“We tend to imagine that we can only become addicted to a few sorts of things. But real addiction is about using something, anything, to keep our real emotions, fears and hopes at bay. There are many more addicts among us than we think,” writes Alain De Botton in the The Book of Life.

Botton’s sagacious insight on addiction is brought to life by Yan Dan Wong’s colourful, visual animation (above) for The School of Life, an organisation dedicated to developing emotional intelligence.

People have preconceived “stock images of the addict”, associated with drinking, smoking, or habituated drug use. These ideas alienate us from the idea of addiction, and from sympathising with conventional substance addicts. They also provide a false sense of reassurance and righteousness to people who associate addiction solely with substance abuse, and fail to evoke self-awareness of their own addictions.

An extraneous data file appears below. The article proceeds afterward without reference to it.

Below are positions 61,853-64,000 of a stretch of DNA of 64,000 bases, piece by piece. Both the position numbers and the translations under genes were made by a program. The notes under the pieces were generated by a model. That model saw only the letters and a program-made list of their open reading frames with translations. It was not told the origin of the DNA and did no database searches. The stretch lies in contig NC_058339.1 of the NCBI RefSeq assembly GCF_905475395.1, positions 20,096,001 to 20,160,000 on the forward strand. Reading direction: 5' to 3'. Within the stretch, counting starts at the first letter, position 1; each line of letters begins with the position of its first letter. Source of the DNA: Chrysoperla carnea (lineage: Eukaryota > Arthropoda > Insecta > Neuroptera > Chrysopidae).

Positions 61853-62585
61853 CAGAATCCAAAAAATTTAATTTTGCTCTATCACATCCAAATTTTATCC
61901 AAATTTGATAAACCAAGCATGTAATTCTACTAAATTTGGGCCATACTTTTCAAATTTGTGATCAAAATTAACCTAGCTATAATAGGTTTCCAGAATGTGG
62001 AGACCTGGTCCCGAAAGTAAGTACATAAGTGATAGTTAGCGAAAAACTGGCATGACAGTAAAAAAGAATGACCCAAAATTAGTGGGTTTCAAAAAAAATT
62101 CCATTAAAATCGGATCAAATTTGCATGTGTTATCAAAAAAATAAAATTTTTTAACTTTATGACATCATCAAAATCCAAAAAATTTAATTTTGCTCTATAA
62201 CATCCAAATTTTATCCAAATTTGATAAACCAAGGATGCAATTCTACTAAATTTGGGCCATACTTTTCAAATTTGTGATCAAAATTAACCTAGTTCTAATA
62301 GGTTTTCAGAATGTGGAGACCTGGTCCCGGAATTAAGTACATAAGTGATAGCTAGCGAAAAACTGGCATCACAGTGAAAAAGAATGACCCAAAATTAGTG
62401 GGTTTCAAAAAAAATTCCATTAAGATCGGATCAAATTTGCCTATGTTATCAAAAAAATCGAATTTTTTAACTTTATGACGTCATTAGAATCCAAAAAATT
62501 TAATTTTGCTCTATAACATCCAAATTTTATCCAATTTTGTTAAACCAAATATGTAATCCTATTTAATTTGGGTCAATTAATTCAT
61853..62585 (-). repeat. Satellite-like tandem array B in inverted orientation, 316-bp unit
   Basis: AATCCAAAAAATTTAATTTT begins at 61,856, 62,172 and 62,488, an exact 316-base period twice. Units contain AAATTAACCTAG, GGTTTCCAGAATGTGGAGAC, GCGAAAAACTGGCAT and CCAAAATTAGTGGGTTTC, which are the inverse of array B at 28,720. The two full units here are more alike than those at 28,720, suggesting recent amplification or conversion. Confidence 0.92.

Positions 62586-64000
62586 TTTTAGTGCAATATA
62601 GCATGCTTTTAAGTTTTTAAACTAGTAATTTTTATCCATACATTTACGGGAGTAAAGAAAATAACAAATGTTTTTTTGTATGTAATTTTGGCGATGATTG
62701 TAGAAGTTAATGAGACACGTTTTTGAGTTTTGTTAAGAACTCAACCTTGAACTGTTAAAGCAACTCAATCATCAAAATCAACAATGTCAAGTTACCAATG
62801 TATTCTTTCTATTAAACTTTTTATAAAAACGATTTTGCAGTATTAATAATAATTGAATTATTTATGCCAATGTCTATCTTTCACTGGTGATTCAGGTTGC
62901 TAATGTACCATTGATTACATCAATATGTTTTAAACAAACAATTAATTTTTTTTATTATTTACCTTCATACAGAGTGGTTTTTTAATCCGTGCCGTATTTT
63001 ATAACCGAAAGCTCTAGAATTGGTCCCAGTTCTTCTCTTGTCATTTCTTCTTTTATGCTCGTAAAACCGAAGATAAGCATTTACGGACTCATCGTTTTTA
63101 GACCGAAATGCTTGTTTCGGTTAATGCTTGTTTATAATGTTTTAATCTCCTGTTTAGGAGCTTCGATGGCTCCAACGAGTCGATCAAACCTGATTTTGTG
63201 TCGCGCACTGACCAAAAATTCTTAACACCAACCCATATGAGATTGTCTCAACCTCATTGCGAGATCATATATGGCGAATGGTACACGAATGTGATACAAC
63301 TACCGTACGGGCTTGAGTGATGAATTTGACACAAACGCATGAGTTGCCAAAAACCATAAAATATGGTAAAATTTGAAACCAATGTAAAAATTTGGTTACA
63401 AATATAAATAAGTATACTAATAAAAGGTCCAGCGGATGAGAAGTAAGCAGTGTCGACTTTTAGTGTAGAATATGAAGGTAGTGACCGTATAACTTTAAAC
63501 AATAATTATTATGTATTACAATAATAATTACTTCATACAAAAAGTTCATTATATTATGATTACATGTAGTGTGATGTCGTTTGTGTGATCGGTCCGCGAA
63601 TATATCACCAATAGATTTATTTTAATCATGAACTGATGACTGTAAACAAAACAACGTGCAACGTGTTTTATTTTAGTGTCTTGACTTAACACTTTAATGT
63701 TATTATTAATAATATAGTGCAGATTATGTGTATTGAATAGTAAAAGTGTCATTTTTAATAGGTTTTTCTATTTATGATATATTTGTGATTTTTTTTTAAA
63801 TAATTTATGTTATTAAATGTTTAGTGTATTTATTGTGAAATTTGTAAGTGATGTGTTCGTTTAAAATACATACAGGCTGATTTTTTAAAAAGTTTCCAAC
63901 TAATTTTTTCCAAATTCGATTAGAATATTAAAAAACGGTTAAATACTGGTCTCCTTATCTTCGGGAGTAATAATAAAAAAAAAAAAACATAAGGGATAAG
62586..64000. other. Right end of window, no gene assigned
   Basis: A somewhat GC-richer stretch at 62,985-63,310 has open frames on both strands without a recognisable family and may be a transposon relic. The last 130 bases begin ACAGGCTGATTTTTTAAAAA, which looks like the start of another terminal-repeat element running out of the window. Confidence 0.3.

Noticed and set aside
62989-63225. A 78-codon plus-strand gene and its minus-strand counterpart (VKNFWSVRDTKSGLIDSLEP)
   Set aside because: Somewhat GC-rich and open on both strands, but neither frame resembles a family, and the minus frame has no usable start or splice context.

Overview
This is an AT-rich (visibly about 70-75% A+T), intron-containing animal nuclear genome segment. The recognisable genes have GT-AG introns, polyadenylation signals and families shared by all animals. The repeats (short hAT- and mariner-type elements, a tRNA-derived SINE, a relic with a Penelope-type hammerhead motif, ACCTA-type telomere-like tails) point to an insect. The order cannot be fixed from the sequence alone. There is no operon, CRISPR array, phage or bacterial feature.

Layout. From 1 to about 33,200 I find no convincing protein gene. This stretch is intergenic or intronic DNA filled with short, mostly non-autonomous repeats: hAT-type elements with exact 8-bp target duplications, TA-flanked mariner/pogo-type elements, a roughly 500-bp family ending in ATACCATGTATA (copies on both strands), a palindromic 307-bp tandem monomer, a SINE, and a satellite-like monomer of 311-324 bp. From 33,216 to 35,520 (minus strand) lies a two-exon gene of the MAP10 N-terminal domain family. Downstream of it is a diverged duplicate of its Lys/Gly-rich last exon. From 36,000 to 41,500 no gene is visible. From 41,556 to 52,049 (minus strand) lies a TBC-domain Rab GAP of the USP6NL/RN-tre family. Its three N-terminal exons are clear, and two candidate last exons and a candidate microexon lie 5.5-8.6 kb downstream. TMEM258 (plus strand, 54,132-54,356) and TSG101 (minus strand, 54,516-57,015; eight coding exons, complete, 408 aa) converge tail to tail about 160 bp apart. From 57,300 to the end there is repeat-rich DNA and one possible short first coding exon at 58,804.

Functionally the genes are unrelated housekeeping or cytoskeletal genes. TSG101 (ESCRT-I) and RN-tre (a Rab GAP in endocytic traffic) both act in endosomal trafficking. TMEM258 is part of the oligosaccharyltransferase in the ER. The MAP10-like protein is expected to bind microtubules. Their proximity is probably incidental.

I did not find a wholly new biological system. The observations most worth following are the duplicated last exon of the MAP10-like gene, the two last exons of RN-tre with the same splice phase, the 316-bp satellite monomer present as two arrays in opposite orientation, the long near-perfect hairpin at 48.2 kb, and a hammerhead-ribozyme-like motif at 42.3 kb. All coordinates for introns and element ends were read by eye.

Wong portrays conventional addicts and how they’re perceived in black and white, dissociated from the colour of the world.

“Addiction is the manic reliance on something, anything, in order to keep our dark or unsettling thoughts at bay,” explains the narrator, “What properly indicates addiction is not what someone is addicted to, for we can get addicted to pretty much anything. It is the motives behind their reliance on it – and, in particular, their desire to avoid encountering the contents of their own mind.”

Addiction purveys a lack of self awareness or introspection, an unwillingness to be with one’s thoughts, and can be manifested as excessive reading, nervously checking the news, drowning oneself in work, and addiction to smartphones or social media.